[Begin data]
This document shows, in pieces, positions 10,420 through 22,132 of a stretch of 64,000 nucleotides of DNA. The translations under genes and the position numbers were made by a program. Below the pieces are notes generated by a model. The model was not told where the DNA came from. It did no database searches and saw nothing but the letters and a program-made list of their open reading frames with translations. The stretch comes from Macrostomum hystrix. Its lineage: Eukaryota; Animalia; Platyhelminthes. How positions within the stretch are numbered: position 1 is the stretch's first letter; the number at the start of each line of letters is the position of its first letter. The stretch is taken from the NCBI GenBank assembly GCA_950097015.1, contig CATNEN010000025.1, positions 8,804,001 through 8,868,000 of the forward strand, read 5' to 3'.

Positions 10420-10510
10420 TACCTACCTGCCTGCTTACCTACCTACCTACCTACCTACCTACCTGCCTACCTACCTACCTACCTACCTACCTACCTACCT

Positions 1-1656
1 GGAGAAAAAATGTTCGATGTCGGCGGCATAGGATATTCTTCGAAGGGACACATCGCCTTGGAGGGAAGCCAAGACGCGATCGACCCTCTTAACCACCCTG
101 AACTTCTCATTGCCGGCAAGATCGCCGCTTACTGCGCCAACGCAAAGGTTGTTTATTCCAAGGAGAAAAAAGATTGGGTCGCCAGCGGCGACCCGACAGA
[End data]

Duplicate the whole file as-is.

This document shows, in pieces, positions 10,420 through 22,132 of a stretch of 64,000 nucleotides of DNA. The translations under genes and the position numbers were made by a program. Below the pieces are notes generated by a model. The model was not told where the DNA came from. It did no database searches and saw nothing but the letters and a program-made list of their open reading frames with translations. The stretch comes from Macrostomum hystrix. Its lineage: Eukaryota; Animalia; Platyhelminthes. How positions within the stretch are numbered: position 1 is the stretch's first letter; the number at the start of each line of letters is the position of its first letter. The stretch is taken from the NCBI GenBank assembly GCA_950097015.1, contig CATNEN010000025.1, positions 8,804,001 through 8,868,000 of the forward strand, read 5' to 3'.

Positions 10420-10510
10420 TACCTACCTGCCTGCTTACCTACCTACCTACCTACCTACCTACCTGCCTACCTACCTACCTACCTACCTACCTACCTACCT

Positions 1-1656
1 GGAGAAAAAATGTTCGATGTCGGCGGCATAGGATATTCTTCGAAGGGACACATCGCCTTGGAGGGAAGCCAAGACGCGATCGACCCTCTTAACCACCCTG
101 AACTTCTCATTGCCGGCAAGATCGCCGCTTACTGCGCCAACGCAAAGGTTGTTTATTCCAAGGAGAAAAAAGATTGGGTCGCCAGCGGCGACCCGACAGA